Chris Douglas

The Chess Board

Filed By Chris Douglas | September 23, 2006 1:09 PM | comments

Filed in: Living, Marriage Equality, Politics, The Movement
Tags: gay rights, Indiana Equality

The GLBT Community and its observers in my opinion sometimes sense more internal stresses than truly exist, confusing a variety of organizations pursuing separate missions as overlapping, in conflict with each other, or in duplication of effort. The picture I think is actually much better than that, and represents considerable progress. The Chess Board and classical chess strategy has been my model of the gay glbt community since 2000, my personal way of making sense of our landscape and what we must do.

CHESS STRATEGY

In classical Chess strategy (I don't play much chess, mind you), a piece on the board is moved forward only so far as it retains the cover of the other pieces. That piece in place, another piece can be moved to complement the first and establish new coverage, providing safe ground for a third, all mutually reinforcing each other. Slowy and surely, a good player captures the center of the board, building up a strong, perhaps unassailable base, from which progress across the board can be made. Every piece, no matter how minor, contributes, so long as it is coordinated. (It is the amateur player that sends a knight, a rook, or a queen immediately across the board, unsupported and unprotected, for this move, far from representing progress, can spell the end of the game unbeknownst to the untrained!)

THE CHESS BOARD IN INDIANA

Here in Indiana on the topic of basic civil rights for glbt citizens, we are upon the Chess board. The pieces that we must help move forward are the legislators and office holders, upon whose leadership, collective legislative vote, and approval the protection of our basic civil rights depends. But those pieces cannot move forward without other pieces offering support and coverage from attack. As each of those pieces establish position and move, they should not be understood as in conflict with each other, but as in mutual support and necessary to each other's own progress. And each must understand what coverage the other has provided through their own steps forward, so that their next step can be planned and then taken.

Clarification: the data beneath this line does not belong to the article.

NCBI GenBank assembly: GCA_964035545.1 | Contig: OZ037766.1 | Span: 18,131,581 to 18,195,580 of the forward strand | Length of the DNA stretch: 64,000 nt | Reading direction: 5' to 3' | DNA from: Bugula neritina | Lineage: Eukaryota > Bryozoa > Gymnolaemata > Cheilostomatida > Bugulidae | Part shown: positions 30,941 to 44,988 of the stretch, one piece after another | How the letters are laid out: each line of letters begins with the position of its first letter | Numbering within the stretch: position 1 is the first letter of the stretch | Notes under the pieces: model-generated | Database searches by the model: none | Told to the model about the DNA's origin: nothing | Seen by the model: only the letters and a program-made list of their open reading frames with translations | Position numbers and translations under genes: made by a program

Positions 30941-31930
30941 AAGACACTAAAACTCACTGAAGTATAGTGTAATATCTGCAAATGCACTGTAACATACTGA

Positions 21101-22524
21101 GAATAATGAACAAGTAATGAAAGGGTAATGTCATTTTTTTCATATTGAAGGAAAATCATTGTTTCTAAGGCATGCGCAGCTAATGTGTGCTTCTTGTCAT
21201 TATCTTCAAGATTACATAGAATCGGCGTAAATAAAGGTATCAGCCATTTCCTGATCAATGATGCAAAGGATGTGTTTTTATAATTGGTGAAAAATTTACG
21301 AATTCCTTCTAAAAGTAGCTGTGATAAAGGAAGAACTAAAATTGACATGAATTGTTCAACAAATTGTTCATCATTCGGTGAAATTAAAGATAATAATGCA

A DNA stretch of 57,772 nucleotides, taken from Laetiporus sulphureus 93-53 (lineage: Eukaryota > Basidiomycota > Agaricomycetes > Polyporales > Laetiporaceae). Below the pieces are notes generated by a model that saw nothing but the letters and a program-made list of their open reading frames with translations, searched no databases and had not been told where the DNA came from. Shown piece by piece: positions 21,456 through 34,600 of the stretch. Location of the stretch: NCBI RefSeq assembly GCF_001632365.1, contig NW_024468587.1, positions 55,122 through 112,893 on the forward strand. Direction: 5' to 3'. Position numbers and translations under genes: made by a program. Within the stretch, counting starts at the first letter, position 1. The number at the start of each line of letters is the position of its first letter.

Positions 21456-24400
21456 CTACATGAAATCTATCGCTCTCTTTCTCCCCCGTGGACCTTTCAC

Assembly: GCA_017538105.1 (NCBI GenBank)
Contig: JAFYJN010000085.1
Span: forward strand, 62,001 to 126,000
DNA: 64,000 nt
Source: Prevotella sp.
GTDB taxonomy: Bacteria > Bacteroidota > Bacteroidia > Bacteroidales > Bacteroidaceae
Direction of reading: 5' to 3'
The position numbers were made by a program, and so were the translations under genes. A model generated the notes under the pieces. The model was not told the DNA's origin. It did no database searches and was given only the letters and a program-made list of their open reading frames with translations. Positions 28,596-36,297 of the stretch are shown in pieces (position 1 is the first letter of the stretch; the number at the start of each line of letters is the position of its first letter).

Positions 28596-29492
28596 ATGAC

In order for our many friends and allies, current and potential, to move forward politically, they must be able to look to their flanks and spot and cite the support that exists for them, understanding whether they are to be encouraged to move forward, or attacked because they did. The legislator, candidate, or office holder must on his or her flank see editorial boards that will increasingly support progress, and balance against attack. He or she contemplating conservative church attack, must discover and be able to cite the considerable religious support that exists for progress. He or she hearing (inaccurately) of business opposition, must discover and be able to cite the considerable business support for progress. He or she contemplating partisan political opposition attack and intransigence must be able to discover and cite opposing partisan political support and advance. He or she facing mobilized popular opposition must find and be to able to cite mobilized popular support.